Splashes and drums could be heard along the shores of Lake Phalen as the boat race began at the 11th annual Dragon Festival on Sunday.
An estimated 9,000 to 10,000 visitors and the city of St. Paul experienced Asian culture last weekend. Representatives from the University’s China Center also attended the festival, welcoming 37 faculty members from China University of Mining and Technology to Minnesota.
Visiting faculty member Meng Fanrong, who raced at the event, speaking through a translator said the festival showed the strong connection among Chinese people all over the world.
“Among Chinese people, no matter where they are, in China or in United States, they have some national identity Ö when they unite together as a team to compete with others,” Fanrong said.
China Center administrative assistant James Polga said the visiting faculty members might have never participated in a dragon boat race in China because the sport is taken seriously there and requires so much training.
“That’s funny they come all this way to be in a custom of their own country and do it here in St. Paul,” he said.
Dragon boat racing dates back 2,400 years, and there is an ongoing effort to include the sport in the 2008 Summer Olympics in Beijing.
The China Center’s boat crew was comprised of 20 members, including University students and six visiting faculty members from China.
The Chinese faculty members are in Minnesota as part of a five-week training course.
“They learn how to teach their classes in English in whatever field they’re in,” Polga said. “(They’re here) to learn English and about the U of M and our large public education system for colleges.”
The festival is visited by a wide range of people. A survey conducted by the University of Minnesota Tourism Center said 60 percent of the visitors to the 2006 festival were white, while 30 percent were Asian.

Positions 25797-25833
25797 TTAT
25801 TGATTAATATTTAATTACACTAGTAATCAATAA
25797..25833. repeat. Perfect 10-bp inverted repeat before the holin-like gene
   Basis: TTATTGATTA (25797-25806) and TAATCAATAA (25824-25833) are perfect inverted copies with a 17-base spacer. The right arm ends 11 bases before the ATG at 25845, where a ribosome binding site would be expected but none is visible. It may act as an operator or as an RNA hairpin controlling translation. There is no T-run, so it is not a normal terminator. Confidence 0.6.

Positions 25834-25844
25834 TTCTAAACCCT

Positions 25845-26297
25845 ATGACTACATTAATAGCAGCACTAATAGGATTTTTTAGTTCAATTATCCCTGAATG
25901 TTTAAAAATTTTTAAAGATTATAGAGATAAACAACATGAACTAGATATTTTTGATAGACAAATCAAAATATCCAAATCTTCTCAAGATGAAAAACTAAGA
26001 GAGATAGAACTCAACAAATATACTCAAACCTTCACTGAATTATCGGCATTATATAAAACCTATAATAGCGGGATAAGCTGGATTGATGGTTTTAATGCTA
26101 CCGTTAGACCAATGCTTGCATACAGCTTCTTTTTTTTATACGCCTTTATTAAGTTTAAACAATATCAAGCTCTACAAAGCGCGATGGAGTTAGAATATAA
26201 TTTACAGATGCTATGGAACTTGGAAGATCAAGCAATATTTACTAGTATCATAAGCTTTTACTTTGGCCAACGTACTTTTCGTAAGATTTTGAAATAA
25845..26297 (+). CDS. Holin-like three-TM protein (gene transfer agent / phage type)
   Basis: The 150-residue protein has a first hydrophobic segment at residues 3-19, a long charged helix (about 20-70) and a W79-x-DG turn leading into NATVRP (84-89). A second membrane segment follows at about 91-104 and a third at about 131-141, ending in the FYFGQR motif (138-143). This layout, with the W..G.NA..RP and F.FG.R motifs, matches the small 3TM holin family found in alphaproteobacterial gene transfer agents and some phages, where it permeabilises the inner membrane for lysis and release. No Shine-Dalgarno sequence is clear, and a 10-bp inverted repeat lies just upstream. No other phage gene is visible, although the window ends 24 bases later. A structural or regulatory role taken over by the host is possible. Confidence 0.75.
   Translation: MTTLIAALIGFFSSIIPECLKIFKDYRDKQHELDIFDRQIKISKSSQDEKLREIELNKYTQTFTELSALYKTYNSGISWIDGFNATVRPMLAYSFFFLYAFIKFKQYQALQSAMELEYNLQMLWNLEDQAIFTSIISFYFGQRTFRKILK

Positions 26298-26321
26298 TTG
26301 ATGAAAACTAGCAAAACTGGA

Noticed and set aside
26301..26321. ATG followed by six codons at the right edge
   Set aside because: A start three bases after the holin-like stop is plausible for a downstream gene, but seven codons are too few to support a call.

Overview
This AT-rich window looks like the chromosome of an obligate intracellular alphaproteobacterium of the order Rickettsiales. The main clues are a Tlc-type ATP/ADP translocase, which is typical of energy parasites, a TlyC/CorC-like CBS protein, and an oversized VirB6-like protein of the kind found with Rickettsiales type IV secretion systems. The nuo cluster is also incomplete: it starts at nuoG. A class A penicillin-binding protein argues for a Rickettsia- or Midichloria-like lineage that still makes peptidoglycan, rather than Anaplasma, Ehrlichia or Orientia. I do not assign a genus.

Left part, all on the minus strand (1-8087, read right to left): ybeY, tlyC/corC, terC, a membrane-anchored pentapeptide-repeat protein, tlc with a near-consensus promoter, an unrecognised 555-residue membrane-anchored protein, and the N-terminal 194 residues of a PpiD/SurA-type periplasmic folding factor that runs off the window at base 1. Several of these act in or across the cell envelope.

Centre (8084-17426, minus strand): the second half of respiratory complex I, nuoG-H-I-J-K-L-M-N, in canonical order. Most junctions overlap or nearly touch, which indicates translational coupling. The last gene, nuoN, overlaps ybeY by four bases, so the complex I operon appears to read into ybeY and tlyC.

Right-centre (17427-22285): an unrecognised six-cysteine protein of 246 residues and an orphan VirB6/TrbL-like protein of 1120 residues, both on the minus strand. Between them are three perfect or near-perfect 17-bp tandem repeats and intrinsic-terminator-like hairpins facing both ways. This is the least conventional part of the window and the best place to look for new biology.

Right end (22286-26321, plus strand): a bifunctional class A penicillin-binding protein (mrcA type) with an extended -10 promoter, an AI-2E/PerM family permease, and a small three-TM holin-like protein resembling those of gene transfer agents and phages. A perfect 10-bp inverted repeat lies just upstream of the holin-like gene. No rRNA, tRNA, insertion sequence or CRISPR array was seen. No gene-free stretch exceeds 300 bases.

“(The Chinese faculty) can come out to the event and see diversity at that event,” Polga said. “It’s not just Asian people, it’s everyone. It’s a real diverse crowd.”
Another visiting faculty member He Fengyou said through a translator that the event’s large and diverse turnout shows how Chinese culture has expanded to the Midwest, the “heartland of American society.”
Evelyn Lee, chairwoman of the festival’s executive committee, said the dragon boats have drawn more interest in the event.
“We were approached by several people at the festival that want to race next year,” she said. “Also, (St. Paul) Mayor (Chris) Coleman seems interested to have (a boat) from the city.”
Lee said the event is a way for those who are unfamiliar with Asian culture to learn and participate in different events.
“I think people began to realize that Dragon Fest is something special,” she said. “Not only does it unite the Asian Pacific community, but it’s also a venue for people to get to know us and for us to get to know them.”
Elaine Dunn, secretary of the festival’s executive committee, said the event includes all members of the Asian community.
“I think it’s just so much fun to see Asians getting together to celebrate at the same time,” she said. “Not just ‘I’m Chinese ÖThai Ö (or) Cambodian.’ We’re all Asians, and that’s kind of this year’s theme.”
Dunn said the boat races are also a team-building opportunity for those who participated.
Human resources and industrial relations graduate student Yanjie He agreed with Dunn.
“Mainly we do it for the teamwork,” he said. “I can’t swim Ö I was not scared, but I think it’s really fun.”
Shirley Wang, human resources and industrial relations graduate student, said Chinese students participate in a lot of events around the Twin
Cities, not just Asian-related festivals.
“I know a lot of activities in Minnesota, the Taste of Minnesota and fireworks on Independence Day, we all participate in these activities and we really enjoy it,” she said. “It’s fun to have a lot of lakes in Minnesota; I love Minnesota.”